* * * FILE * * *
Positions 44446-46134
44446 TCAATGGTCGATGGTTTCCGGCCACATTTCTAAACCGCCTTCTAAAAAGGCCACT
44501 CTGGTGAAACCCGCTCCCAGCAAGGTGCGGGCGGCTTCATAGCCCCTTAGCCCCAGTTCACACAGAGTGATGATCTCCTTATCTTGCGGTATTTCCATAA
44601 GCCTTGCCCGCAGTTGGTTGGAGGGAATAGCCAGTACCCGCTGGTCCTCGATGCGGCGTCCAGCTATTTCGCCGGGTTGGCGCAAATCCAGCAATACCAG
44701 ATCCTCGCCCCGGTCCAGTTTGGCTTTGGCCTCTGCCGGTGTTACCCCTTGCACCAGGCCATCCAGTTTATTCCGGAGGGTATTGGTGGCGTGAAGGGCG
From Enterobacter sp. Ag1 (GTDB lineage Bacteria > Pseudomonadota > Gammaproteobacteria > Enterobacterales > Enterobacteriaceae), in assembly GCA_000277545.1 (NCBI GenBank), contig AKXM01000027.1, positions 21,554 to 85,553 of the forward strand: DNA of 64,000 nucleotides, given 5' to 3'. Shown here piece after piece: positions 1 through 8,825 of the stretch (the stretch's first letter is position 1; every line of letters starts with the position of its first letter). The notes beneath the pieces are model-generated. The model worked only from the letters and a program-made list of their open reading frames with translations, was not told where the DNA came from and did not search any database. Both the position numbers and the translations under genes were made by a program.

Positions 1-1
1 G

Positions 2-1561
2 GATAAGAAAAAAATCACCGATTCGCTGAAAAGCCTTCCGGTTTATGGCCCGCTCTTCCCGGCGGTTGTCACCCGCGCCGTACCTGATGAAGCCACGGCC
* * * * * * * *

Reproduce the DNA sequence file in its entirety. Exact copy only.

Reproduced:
Positions 44446-46134
44446 TCAATGGTCGATGGTTTCCGGCCACATTTCTAAACCGCCTTCTAAAAAGGCCACT
44501 CTGGTGAAACCCGCTCCCAGCAAGGTGCGGGCGGCTTCATAGCCCCTTAGCCCCAGTTCACACAGAGTGATGATCTCCTTATCTTGCGGTATTTCCATAA
44601 GCCTTGCCCGCAGTTGGTTGGAGGGAATAGCCAGTACCCGCTGGTCCTCGATGCGGCGTCCAGCTATTTCGCCGGGTTGGCGCAAATCCAGCAATACCAG
44701 ATCCTCGCCCCGGTCCAGTTTGGCTTTGGCCTCTGCCGGTGTTACCCCTTGCACCAGGCCATCCAGTTTATTCCGGAGGGTATTGGTGGCGTGAAGGGCG
From Enterobacter sp. Ag1 (GTDB lineage Bacteria > Pseudomonadota > Gammaproteobacteria > Enterobacterales > Enterobacteriaceae), in assembly GCA_000277545.1 (NCBI GenBank), contig AKXM01000027.1, positions 21,554 to 85,553 of the forward strand: DNA of 64,000 nucleotides, given 5' to 3'. Shown here piece after piece: positions 1 through 8,825 of the stretch (the stretch's first letter is position 1; every line of letters starts with the position of its first letter). The notes beneath the pieces are model-generated. The model worked only from the letters and a program-made list of their open reading frames with translations, was not told where the DNA came from and did not search any database. Both the position numbers and the translations under genes were made by a program.

Positions 1-1
1 G

Positions 2-1561
2 GATAAGAAAAAAATCACCGATTCGCTGAAAAGCCTTCCGGTTTATGGCCCGCTCTTCCCGGCGGTTGTCACCCGCGCCGTACCTGATGAAGCCACGGCC